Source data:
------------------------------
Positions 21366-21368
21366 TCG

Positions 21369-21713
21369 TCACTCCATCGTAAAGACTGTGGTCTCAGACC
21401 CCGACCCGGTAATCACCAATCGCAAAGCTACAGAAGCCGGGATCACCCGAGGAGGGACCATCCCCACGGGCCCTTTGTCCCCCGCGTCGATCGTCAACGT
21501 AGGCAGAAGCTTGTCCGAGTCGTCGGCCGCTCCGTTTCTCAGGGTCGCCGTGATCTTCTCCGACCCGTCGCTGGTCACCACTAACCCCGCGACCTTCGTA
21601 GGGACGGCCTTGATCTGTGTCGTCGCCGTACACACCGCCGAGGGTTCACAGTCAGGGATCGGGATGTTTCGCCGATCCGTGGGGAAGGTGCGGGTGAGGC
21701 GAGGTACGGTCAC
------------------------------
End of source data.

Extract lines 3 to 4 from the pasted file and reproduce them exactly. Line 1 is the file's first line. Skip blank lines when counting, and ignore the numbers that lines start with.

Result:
Positions 21369-21713
21369 TCACTCCATCGTAAAGACTGTGGTCTCAGACC